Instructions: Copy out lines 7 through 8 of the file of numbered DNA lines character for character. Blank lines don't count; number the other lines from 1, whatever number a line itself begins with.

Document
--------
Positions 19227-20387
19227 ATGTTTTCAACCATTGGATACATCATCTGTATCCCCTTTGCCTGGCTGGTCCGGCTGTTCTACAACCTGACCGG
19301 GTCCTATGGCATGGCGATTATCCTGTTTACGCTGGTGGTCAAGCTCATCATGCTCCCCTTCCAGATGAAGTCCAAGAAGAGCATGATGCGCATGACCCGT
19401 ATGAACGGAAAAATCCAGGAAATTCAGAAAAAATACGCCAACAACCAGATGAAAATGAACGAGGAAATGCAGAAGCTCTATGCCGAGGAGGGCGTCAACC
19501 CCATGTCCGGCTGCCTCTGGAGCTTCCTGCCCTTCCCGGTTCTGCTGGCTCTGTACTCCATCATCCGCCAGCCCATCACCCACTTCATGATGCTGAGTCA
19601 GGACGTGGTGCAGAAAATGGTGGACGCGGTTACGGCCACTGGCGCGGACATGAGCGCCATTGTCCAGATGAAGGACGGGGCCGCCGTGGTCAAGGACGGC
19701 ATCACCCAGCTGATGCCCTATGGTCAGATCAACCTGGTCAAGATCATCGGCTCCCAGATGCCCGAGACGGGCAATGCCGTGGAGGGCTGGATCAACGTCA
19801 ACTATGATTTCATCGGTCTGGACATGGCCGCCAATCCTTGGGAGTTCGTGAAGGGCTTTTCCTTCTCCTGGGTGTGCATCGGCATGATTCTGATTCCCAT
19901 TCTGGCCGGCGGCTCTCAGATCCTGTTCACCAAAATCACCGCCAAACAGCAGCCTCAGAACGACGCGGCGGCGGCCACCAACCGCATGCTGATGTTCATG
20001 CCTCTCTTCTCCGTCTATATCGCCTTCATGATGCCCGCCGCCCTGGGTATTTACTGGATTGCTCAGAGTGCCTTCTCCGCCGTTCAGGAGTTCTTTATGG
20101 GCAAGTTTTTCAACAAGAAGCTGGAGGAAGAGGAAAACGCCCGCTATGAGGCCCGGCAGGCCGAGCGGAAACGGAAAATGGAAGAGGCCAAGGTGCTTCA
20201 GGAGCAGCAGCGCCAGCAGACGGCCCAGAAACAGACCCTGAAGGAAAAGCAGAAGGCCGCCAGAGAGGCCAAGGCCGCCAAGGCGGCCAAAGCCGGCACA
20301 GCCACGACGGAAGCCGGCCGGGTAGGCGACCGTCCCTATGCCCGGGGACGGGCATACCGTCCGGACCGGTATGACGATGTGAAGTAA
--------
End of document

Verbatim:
19701 ATCACCCAGCTGATGCCCTATGGTCAGATCAACCTGGTCAAGATCATCGGCTCCCAGATGCCCGAGACGGGCAATGCCGTGGAGGGCTGGATCAACGTCA
19801 ACTATGATTTCATCGGTCTGGACATGGCCGCCAATCCTTGGGAGTTCGTGAAGGGCTTTTCCTTCTCCTGGGTGTGCATCGGCATGATTCTGATTCCCAT